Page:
The University of Cambridge and its affiliated hospitals have mobilised diverse teams to help the international fight against COVID-19. Due to the complex and unpredictable response of the immune system to the COVID-19 virus, it is of vital importance to investigate the impact of this disease on all the immune cells present in our blood. These types of investigations will hopefully provide us with a better ability to predict how the symptoms will progress in different patients and potentially lead to the development of better treatment regimes. In order to gain a better understanding of how the immune system responds in different COVID-19 patients, we will be comparing samples from patients with different severities of disease along with healthy donor samples.
The immune system is made up of many different types of cells which interact with one another as well as with the rest of the blood system. For this reason, we take advantage of the rapidly advancing technologies which allow a detailed characterisation of the molecular features and the physical properties of thousands of individual cells at the same time. By undertaking this project, we hope to identify therapeutic targets, markers that provide information on personalising the treatment of individual patients, as well as a map of cellular interactions driving disease severity and variability to aid future drug discovery efforts.
In response to the global COVID-19 pandemic, Addenbrooke’s hospital – the teaching hospital of the University of Cambridge medical school – has gathered its resources in patient care and medical research. The infrastructure has been set up, that will enable a multitude of clinical research, alongside the critical patient care required for COVID-19 patients admitted to the hospital in April and May 2020.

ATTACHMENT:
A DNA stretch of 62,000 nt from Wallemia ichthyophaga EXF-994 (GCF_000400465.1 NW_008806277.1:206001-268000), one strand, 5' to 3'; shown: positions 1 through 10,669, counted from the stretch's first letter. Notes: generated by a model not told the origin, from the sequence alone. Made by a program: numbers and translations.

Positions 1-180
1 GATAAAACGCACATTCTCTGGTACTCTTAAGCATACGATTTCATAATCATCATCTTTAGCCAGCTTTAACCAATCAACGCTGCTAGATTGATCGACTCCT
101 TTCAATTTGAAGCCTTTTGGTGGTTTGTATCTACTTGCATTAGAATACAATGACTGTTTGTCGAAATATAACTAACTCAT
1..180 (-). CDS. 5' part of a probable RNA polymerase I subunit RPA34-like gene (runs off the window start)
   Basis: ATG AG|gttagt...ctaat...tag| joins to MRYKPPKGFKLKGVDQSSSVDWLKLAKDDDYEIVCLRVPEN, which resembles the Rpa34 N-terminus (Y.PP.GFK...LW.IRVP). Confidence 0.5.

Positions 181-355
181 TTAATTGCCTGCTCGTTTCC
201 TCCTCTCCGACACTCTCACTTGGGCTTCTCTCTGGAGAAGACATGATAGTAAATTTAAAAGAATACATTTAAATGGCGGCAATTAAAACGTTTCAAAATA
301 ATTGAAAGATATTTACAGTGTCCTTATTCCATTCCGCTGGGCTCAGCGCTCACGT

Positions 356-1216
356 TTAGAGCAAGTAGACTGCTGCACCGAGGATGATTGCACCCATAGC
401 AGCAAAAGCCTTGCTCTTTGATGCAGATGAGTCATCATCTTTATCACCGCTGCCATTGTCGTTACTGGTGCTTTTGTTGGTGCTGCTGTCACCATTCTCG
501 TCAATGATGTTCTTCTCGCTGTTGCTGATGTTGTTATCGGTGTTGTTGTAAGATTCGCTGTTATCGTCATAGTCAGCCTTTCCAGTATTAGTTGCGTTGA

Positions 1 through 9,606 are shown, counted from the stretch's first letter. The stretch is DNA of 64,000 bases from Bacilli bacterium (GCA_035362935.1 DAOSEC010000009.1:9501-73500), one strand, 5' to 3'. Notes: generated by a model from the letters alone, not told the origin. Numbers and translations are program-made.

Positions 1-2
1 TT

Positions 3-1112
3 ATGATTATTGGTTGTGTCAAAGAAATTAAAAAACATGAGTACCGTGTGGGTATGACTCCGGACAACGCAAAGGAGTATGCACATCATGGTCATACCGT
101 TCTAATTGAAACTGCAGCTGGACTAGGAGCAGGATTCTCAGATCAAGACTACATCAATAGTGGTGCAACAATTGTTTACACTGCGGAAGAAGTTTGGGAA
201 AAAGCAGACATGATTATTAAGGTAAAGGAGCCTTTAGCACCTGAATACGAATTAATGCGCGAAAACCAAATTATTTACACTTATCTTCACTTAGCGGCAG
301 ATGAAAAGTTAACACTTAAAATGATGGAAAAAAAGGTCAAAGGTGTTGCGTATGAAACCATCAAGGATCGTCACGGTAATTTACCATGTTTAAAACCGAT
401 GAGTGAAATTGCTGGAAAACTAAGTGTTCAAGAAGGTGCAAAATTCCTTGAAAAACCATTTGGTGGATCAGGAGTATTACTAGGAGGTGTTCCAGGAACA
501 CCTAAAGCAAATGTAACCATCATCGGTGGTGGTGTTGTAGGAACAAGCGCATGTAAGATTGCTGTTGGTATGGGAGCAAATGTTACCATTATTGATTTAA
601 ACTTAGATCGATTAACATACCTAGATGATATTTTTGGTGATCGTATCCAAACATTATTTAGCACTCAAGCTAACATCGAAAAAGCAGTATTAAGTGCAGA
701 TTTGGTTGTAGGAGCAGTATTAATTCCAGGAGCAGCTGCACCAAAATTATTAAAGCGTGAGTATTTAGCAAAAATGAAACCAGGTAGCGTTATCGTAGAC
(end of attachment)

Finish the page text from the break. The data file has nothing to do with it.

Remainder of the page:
Upon admission to Addenbrooke’s hospital, 200 patients will be enrolled in the NIHR BioResource COVID19 cohort, and complex biochemical, flow cytometry, a genomic and molecular analysis will be undertaken. The analysis includes collecting peripheral blood mononuclear cells (PBMC), where multiple aliquots for each of those 200 patients will be stored away. Samples will be linked to Addenbrooke’s electronic medical record system allowing the collection of comprehensive clinical data. Once patient outcomes are known, a subset of these samples will be defrosted and subjected to a battery of further tests, which will include single-cell genomics analysis as outlined below.
This project focuses on single-cell profiling for peripheral blood mononuclear cells (PBMC) taken from COVID-19 patients to establish full single-cell transcriptome, protein expression for 225 proteins, B-cell receptor, and T-cell receptor rearrangement status.
PBMCs from 80 individual patients will be profiled. 40 of those patients will have progressed to more severe disease, while the other 40 showed no progression. For 10 of the 40 patients that progressed to a more severe stage of the disease, two additional (sequential) samples will be taken to monitor changes in PBMCs associated with severe symptoms. Therefore, this setup entails profiling a total of 100 PBMC samples (80 admission samples and 2×10 disease progression samples).